Republican budget cuts promote ‘trickle up’ poverty

Cuts to federal housing programs will increase homelessness. Combine increased homelessness with vacant public housing and you have a cancer that will spread, reducing property values in communities across our nation. Or consider cuts to unemployment and food stamps. These are likely to cause grocery stores in urban, suburban, and rural areas—many of which serve the middle class—to either close or lower the quality and selection of their wares, just to preserve profit margin. 

A persistently high unemployment rate may well also translate into desperation and increased property and personal crimes. Not only will more crime lower our quality of life, it will drive up the cost of local policing. That could mean higher local taxes meet crime-fighting demands.

Public schools were once the first choice of middle class families; these schools are the first to fail as poverty rises. Where school was once free, poverty forces many middle class families today to shell out thousands of dollars to educate their children. These new costs are a fact of life for more and more middle class Americans as poverty spreads across the country. Sadly it’s at just the time they can least afford it.

Let’s be clear. No one rejoices at the prospect of spending billions of dollars for subsidized housing or food stamps or Medicaid. And Glenn Beck acolytes and progressives alike can agree that good paying jobs are better for families than a plethora of government subsidies. But the problem is that our economy and the policies that drive it are not creating enough decent paying jobs for all able-bodied Americans to cover their basic household expenses. Federal subsidies for basic needs make up for the shortcomings in our economy. And they help a surprising number of people. 

To be sure, we can find ways to run these programs more effectively and more efficiently. And that’s where the hard work of budget cutting should concentrate. The ubiquity of technology, even in low-income communities, presents a huge opportunity to shed administrative costs. We should also find ways to better align these programs so that they enable workers and their families to more successfully move out of poverty. If we are serious about protecting and expanding the middle class, then the tough discussions on how to overhaul the delivery of these income-support programs need to commence.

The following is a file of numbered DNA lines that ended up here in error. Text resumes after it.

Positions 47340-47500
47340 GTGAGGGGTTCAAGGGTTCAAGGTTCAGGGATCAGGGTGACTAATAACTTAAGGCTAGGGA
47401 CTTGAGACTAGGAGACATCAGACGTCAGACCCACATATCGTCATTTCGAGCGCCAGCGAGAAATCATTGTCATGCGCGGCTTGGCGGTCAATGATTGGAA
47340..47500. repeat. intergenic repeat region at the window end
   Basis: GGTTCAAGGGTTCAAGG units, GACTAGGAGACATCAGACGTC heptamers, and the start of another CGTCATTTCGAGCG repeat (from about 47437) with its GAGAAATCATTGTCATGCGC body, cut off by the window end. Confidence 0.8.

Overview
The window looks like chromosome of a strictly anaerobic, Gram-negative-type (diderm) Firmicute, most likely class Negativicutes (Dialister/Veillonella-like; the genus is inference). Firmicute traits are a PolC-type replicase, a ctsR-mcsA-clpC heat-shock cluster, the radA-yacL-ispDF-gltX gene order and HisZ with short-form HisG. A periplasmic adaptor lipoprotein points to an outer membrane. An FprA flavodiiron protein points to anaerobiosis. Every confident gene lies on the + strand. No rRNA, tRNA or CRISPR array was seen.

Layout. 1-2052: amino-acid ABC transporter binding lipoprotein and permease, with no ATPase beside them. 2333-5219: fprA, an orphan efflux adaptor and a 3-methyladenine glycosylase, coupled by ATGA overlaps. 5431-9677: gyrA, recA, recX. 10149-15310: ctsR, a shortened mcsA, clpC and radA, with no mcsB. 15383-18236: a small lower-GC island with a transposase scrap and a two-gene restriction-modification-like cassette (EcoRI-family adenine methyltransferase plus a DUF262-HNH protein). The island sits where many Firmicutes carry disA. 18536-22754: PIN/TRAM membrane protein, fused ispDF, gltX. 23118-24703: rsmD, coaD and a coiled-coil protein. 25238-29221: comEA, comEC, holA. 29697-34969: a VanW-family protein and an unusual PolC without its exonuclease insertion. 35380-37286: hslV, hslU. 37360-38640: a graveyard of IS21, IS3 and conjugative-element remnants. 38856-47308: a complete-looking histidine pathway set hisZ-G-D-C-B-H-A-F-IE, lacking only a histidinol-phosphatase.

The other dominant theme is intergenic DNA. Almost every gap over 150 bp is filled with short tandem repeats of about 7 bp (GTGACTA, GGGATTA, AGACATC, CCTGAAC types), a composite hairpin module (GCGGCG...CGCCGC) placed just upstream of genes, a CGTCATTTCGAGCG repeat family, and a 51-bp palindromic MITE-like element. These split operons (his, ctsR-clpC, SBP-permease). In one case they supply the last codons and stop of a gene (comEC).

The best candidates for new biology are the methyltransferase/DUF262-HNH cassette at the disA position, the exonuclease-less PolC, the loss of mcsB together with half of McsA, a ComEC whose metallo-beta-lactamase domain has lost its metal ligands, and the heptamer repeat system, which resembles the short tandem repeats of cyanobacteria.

But it’s simply not in the interest of most Americans to swing an ax at these programs amid a nascent economic recovery. Today, over 10 million Americans are collecting unemployment, and nearly that many citizens are in apartments with rents subsidized by the federal government. More than 40 million Americans put food on the table with the aid of food stamps. Fifty million Americans are able to go to the doctor or the hospital because of the Medicaid program. And fully one in six Americans is dependent on federal and state support for their basic necessities of life. 

The consequences of reducing federal income supports will be devastating on the poorest among us. But the impact will not be contained to them. Remember: Ronald Reagan tried to convince us that wealth trickles down. His enduring legacy, however, is that poverty trickles up. 

Donna Cooper is a senior fellow at the Center for American Progress.

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